Evil Dr. Smith : It's Cynic's sole album 'Focus' why Sean Malone is for the rest of his life connected with the metal scene. But besides some guest roles on a few progmetal albums (like OSI, Aghora, Spiral Architect and John Wesley) this bass virtuous is more a jazz/fusion player than a metalhead the last fifteen years. He did release two albums with Gordian Knot on Sensory Records (back in 1999 and 2003), together with a lot of VIP's from the prog scene (guys from Dream Theater, Cynic, Watchtower, King Crimson and Yes), but Gordian Knot's symphonic fusion can't hardly be called metal. On the contrary. So this is no review for the average metalhead reader, but more like a warning. Just like reviews from the albums you might come across from the Trio of ex-Testament guitarist Alex Skolnick: watch out, this music contains no metal!
In the years between Cynic and Gordian Know Sean Malone recorded and released this first (and up till now only) solo album on the tiny Audioimage Records (back in 1996). Due to a lack of interest and proper distribution this album fell pretty fast into oblivion. However, a small amount of requests to this album kept throughout the years (especially Cynic fans), so now, almost twelve years later, the album gets his first decent release on The Laser's Edge. Sean got assistance Sean Reinert (Death, Cynic, Aeon Spoke, Aghora and now C-187) and fusion guitarist Bob Bunin, while guitarists Trey Gunn (ex-King Crimson), Adam Levy (jazz) and Reeves Gabrels (David Bowie, The Cure, Ozzy) play guest roles.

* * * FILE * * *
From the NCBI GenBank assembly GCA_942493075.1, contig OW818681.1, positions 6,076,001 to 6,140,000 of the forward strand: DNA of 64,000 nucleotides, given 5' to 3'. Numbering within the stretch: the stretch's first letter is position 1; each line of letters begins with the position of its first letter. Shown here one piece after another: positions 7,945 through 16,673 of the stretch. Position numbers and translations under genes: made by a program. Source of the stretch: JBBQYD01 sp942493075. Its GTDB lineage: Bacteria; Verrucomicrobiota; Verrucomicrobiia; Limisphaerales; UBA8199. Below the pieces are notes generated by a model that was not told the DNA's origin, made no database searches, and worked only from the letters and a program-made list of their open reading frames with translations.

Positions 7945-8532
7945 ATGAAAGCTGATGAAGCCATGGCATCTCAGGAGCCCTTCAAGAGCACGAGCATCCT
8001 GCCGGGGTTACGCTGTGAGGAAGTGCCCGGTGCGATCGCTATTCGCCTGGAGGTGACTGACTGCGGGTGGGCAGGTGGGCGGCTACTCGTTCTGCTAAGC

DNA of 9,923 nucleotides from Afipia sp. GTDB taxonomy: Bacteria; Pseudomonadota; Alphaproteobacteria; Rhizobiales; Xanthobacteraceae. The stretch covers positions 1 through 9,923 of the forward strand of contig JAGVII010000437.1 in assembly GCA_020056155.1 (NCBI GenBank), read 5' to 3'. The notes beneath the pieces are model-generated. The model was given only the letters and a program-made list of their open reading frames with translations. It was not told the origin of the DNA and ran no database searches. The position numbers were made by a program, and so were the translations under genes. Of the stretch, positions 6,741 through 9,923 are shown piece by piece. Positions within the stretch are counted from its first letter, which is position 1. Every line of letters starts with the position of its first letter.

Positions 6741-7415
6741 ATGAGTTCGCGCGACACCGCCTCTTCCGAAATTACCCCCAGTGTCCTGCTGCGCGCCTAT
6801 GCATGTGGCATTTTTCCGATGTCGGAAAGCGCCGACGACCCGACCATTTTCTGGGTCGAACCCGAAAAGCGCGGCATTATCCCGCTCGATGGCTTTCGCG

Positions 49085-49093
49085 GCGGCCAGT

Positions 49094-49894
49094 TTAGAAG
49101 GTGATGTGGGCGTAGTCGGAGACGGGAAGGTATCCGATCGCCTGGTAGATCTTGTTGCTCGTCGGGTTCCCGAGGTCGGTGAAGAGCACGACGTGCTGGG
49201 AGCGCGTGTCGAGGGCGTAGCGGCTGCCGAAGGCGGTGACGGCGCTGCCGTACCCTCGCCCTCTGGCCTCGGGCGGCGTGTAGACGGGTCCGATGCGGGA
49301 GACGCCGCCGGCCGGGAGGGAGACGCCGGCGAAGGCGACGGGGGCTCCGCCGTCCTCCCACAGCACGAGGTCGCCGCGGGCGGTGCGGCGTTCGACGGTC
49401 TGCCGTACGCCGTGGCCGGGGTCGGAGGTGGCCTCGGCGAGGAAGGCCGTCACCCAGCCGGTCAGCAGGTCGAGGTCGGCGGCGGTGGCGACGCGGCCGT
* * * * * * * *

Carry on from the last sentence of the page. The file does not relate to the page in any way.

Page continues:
This album is especially relevant for admirers of bass virtuosity: it's no surprise that you see the name of Jaco Pastorius countless times on Malone's website. Malone also plays the Chapman Stick, like in the solo instrumental 'Sinfonia', which is a tribute to Johann Sebastian Bach. Furthermore you'll hear mainly jazz (the song 'Giant Steps' must be a hint to the same album by John Coltrane), jazzrock and fusion on this album, together with an occasional hint towards world music (like the percussive 'At Taliesen'). There's one semi-vocal piece on the album, 'The Big Idea', which resembles a fierce Weather Report. All in all it's not much excitement for the average metalhead, although the fusion of 'Splinter' is certainly firm and compelling. This reissue contains one bonus track, which is 'Unquity Road' and that was originally a Japanese bonus track on the first Gordian Knot album. The music on this reissue isn't remastered, remixed, re-recorded or re-whatever, it's the original stuff. Considering the fact that Malone thinks it's nothing more than improved demo's, I must say the recordings sound pretty bright, sharp and clean.
For the rockers and metalheads who prefer to hear Malone in a heavier modus, I'll recommend the 2006-released CD/DVD 'One Night In Chicago' by Cygnus, where Malone is playing covers from Rush together with Mike Portnoy, Paul Gilbert and Jason McMaster.